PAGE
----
Wrote one writer, "The spirit of religion manifested itself back in the Garden of Eden when Satan came to Adam and Eve to question them and put doubt in their minds regarding what God had really said about eating the fruit of the trees in the Garden (see Gen. 3:1-5)." (p. 91). Funny, but Genesis 3:1-5 makes no mention of "the spirit of religion" hanging about. This same writer added this a bit later, "The religious spirit was behind the devil when he appeared to Jesus in the desert and tried to get Jesus to worship him (see Luke 4:5-7)." (p. 93). Again, "the religious spirit" is notable by it's absense in Luke 4:5-7.

Wrote another writer, "I believe that Matthew 13:24-30 provides a key insight into the spirit of religion."(p. 53). Matthew 13:24-30 is a parable, the one of a field sowed with wheat that an enemy sowed weeds into. "But sown in the midst of the wheat we find zizania, identified as “the sons of the evil one” (v. 38). They are planted in the field to hinder the growth of the wheat. These sons of the evil one are not necessarily bad people. They may include genuine believers who have been seduced by the enemy to oppose God’s work." (p. 54).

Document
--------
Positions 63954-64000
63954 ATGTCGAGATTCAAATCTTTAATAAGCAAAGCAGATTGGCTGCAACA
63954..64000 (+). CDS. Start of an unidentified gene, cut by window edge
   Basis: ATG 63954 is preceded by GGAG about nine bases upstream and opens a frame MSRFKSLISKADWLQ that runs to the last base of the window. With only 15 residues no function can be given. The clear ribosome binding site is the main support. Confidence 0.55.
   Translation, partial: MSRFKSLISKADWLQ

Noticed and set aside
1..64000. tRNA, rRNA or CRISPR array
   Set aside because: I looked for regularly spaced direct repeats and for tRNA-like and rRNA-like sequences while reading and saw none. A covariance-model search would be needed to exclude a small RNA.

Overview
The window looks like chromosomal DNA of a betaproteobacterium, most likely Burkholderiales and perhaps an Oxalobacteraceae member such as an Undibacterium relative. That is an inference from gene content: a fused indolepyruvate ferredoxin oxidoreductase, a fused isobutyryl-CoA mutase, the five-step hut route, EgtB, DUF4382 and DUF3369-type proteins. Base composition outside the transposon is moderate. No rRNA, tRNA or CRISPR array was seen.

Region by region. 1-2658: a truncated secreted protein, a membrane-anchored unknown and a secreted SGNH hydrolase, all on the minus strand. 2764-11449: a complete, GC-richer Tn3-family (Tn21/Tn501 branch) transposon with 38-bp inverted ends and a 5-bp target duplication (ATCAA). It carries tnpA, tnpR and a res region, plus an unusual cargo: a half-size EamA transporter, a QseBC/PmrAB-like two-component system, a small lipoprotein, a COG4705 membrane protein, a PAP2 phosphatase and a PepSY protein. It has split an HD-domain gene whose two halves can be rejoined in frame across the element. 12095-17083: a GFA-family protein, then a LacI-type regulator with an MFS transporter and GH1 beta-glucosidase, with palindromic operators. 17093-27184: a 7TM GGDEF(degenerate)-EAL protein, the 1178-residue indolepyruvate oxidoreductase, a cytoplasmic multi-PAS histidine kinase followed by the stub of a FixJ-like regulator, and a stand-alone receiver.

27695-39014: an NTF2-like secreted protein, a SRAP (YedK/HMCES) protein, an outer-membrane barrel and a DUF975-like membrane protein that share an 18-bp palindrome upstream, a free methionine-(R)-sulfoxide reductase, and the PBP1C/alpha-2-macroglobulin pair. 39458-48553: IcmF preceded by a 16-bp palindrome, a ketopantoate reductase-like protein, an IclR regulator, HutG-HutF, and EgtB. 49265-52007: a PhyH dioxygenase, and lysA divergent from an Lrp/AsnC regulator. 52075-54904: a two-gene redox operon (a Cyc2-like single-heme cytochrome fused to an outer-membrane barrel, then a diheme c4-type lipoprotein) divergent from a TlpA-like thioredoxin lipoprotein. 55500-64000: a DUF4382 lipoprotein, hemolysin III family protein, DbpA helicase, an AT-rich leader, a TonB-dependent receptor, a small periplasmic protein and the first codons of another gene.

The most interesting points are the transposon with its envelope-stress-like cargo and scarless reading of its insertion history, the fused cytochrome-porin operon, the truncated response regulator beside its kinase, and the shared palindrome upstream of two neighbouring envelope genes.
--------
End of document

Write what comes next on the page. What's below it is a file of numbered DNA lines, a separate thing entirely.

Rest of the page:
But the problem for this author is, Jesus interpreted that parable, recorded in Matthew 13:36-43. Jesus says that at the end, the "tares" would be gathered out of His kingdom and thrown in the fiery furnace, basically Hell or the Lake of Fire. These "tares" are not "genuine believers".

Also, this parable is not about the church. Jesus explains the elements in the parable, and the field represents the world.

And another contributor wrote this, "The Bible says that we can recognize a tree by the fruit that it bears (see Matt. 12:33-37). So 2 Timothy 3:1-5 can help us understand how to recognize the religious spirit. This passage lists what I believe to be 19 manifestations of the religious spirit in the lives of people in the Church." (p. 105). Yet again, any mention of "the religious spirit" is simply not in the actual passage. It mentions what people will be like in the dangerous times of the last days, and doesn't specify that these people will be in the church.